Centers Care for the City

In 1779 the Capital of Virginia moved from Williamsburg to Richmond. The next year fourteen persons met for prayer and conversations about the need for churches in Richmond. As they prayed, the group was led to constitute the Richmond Baptist Church (now First Baptist). Other churches began to emerge as Richmond grew.

From the beginning, the concerns of the Baptists were for the physically and spiritually destitute people arriving in Richmond. Caring for these needs quickly became the hallmark of Baptists. To function more efficiently and effectively, the Baptist Council of Richmond, Manchester, and vicinity was formed. This was the forerunner of the Richmond Baptist Association.

In 1914, Richmond Baptists opened a pioneer institution, the House of Happiness. It quickly became a lighthouse for the needy in Richmond. Physical and spiritual needs were met in a loving, caring way. To meet the needs of the people, the activities being  offered were increased and the participation at this center grew rapidly.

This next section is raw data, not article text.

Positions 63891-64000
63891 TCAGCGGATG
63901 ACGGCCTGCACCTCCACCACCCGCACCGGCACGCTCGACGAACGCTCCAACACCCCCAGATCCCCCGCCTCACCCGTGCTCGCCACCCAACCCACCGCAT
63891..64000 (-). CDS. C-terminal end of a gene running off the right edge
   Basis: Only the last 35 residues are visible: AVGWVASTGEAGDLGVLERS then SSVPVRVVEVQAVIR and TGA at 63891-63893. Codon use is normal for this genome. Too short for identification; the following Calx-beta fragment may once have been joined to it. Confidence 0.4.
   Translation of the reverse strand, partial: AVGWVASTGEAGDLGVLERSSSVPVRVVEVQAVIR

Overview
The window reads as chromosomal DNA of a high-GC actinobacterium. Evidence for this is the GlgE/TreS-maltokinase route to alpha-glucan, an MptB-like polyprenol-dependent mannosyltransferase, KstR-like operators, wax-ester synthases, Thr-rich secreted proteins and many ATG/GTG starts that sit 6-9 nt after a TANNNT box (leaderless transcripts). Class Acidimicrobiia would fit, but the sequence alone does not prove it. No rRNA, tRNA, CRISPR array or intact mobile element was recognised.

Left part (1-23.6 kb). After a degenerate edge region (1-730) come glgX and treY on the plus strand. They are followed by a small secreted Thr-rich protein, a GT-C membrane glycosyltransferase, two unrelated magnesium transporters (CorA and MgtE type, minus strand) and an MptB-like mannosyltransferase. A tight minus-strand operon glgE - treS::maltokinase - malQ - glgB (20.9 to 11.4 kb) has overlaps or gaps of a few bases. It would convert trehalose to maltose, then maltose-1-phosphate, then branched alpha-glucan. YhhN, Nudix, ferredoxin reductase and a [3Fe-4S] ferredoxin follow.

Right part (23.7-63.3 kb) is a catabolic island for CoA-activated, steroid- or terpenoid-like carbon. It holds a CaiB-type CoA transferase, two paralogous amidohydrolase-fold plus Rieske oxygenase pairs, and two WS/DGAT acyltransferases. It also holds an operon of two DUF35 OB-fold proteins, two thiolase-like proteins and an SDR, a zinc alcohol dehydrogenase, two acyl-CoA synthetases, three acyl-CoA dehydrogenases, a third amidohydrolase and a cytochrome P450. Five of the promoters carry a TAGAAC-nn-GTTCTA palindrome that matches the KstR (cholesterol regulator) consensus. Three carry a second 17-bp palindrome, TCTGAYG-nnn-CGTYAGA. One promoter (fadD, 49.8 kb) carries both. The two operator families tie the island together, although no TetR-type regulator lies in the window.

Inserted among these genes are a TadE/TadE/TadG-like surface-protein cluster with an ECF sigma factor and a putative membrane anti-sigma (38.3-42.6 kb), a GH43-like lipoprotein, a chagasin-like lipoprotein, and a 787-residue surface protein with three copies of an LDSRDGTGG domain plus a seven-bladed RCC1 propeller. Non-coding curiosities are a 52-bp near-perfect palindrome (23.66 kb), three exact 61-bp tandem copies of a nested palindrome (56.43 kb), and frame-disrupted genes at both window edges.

As populations shifted and the needs of the people shifted, the need for more centers became evident. In 1937, the South Richmond work began. Shortly afterwards, in 1940, the Cary Street Center opened; in 1943, the Fulton Baptist Chapel was started; and in 1955 the Association opened its fifth Center in the Hillside area of South Richmond.

Communities continue to change, populations change, and needs of the residents continue to shift. The Baptist Centers have adapted well and continue to make a significant impact on those in need. Now Richmond Baptists support three centers: Church Hill, Oregon Hill, and South Richmond. River Road is actively involved in the ministries of these centers.

Over the next three weeks, the work of the current three centers will be featured on the Pastor’s Blog.

Written by Bob Shoemake